Recap: Nashville Predators 3, San Jose Sharks 1: Preds’ stars on a roll

The top line was productive in tonight’s win, while other players continued to look sharp.

The Nashville Predators returned home after a statement win at the Xcel Energy Center to take on the San Jose Sharks, who had gotten off to a strong start to their season.

The Preds, however, were the ones to get out to a strong start this game. Juuse Saros was back in net, and Eeli Tolvanen returned to the lineup after leaving Sunday night’s game hurt after getting boarded. Matt Benning and Mark Borowiecki returned on the third defense pairing.

Roman Josi drew a tripping penalty a minute in, with his former teammate Nick Bonino heading to the penalty box for the Sharks, and then set up Matt Duchene for a power-play goal seconds after that.

Saros was called on to make several big saves as the period continued, but so too was James Reimer in net for the Sharks. The Herd Line continued to impress, with Colton Sissons and Tanner Jeannot almost connecting for a goal. It wasn’t all on the role players, though, as Filip Forsberg run iron eight minutes in.

Not long after that, though, the ice began to tilt in the Sharks’ favor. Sissons and Alexandre Carrier both made alert plays to help Saros out.

With three minutes to go in the period, Matt Duchene was called for hooking, and the Sharks went on the power play. The Preds got a little help as the Sharks dealt with a veritable convention of broken sticks, but Saros made every save he had to make and the Preds escaped the penalty, and the period, without giving up their lead.

Jeannot took a high-sticking penalty seconds into the second period, the blade of his stick going alarmingly close to Timo Meier’s eye but fortunately not connecting. The first chance of the penalty kill went to Yakov Trenin shorthanded, and Luke Kunin and Mikael Granlund were also aggressive with the puck, and although the Sharks were able to get set up towards the end of their advantage Saros and the penalty killers once again held firm. Tanner Jeannot and his linemates got a good odd-man rush as Jeannot was released from the sin bin, but Trenin hit the Preds’ second bar of the night and the score remained the same.

The teams traded chances, with Josi almost managing to get a rush shot past Reimer with three Sharks all over him, and then Tomas Hertl doing more or less the same. Carrier was called for interference on the Hertl play, and the Sharks went back on the power play. Jeannot and Sissons got another shorthanded breakaway, but Reimer once again made the save.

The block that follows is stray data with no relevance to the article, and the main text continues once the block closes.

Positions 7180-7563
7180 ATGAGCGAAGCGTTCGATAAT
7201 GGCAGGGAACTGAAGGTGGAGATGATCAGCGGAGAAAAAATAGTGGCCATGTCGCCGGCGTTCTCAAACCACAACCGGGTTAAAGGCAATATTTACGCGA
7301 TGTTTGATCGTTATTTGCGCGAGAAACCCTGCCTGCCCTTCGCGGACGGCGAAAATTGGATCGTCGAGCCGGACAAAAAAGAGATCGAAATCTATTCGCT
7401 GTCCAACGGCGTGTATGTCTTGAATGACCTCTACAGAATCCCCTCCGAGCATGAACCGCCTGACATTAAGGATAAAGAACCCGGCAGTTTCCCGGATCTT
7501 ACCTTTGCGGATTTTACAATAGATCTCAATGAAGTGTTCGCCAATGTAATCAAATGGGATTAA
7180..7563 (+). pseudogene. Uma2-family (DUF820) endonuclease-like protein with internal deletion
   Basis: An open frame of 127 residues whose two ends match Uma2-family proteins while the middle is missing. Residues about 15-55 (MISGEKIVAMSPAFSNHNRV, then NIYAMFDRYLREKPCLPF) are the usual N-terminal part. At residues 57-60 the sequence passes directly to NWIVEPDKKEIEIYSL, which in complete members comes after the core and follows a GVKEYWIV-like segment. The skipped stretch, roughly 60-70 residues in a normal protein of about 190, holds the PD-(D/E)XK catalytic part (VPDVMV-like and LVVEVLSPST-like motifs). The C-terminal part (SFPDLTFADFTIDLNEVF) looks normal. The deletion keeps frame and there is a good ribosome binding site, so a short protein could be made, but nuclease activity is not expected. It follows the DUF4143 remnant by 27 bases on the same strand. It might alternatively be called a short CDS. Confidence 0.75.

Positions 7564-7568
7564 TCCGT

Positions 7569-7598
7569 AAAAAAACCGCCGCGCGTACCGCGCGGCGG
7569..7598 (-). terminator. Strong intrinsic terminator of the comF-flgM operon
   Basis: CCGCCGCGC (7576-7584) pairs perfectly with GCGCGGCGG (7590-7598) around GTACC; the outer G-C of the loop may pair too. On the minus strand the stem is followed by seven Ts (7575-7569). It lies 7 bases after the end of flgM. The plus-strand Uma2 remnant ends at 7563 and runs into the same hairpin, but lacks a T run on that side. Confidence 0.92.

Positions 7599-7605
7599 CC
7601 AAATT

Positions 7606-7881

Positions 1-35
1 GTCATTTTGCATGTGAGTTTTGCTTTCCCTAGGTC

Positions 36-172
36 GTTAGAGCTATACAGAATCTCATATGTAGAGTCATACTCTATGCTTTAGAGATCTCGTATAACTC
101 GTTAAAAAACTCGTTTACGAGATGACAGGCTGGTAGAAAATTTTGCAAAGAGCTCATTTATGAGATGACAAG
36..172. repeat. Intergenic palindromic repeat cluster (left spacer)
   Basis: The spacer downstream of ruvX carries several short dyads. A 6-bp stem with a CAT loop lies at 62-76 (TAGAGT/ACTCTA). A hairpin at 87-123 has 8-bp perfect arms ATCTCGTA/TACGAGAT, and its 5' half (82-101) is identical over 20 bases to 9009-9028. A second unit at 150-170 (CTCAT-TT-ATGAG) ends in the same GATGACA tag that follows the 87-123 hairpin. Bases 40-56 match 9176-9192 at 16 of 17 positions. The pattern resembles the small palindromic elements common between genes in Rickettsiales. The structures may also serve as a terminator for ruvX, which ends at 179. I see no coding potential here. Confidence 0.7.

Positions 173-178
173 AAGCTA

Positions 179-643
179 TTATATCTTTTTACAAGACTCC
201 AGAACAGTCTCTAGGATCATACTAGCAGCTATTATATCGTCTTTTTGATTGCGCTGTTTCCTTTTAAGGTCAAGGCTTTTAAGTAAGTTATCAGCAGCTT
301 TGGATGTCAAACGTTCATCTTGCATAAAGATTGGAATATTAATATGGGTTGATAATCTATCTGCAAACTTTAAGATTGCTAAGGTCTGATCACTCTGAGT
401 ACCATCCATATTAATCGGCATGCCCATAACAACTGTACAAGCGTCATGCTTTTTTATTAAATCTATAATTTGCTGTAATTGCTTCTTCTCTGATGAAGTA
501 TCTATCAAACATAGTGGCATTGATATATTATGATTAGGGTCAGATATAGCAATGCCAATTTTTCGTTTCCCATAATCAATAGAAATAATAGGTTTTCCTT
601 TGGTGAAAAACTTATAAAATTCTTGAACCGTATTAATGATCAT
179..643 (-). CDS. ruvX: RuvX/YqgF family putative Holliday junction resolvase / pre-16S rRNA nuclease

Filip Forsberg scored his third of the season off another great pass from Josi with 7:29 to go in the period. Trenin almost added to the score moments later, but once again no joy—this time he missed just wide of the net.

Neither team got many chances in the second, with the Predators gravitating toward the right circle but still doing a better job of controlling play than they did in the first. After intermission, the Sharks began amping up the pressure, getting more sustained and intense stretches in the Nashville end.

Timo Meier broke Saros’s shutout with eight minutes to go in the third, batting a puck in out of the air in a scramble after the Preds’ goalie gave up a rebound. That invigorated the Sharks, and they piled on the pressure. With four minutes remaining and Saros out of position, Ryan Johansen saved a goal, and Philip Tomasino almost scored on a breakaway seconds later, but was stopped by Reimer.

With the period winding down, the Sharks pulled Reimer for the extra attacker, and Mikael Granlund was able to score an empty-net goal from almost 200 feet. Still, with 40 seconds to go, the Sharks pulled Reimer again. The Preds weathered the storm, though, and finished with a 3-1 victory.

OTF’s Three Stars of the Game:

  1. Roman Josi — another stellar night for Josi.
  2. Juuse Saros — some of the rebounds were a little too spicy, even before Meier’s goal, but this was definitely the Saros we’d hoped to see at the start of the season. It’s good to have him back.
  3. Yakov Trenin — he could have had a hat trick, man. Just rotten luck.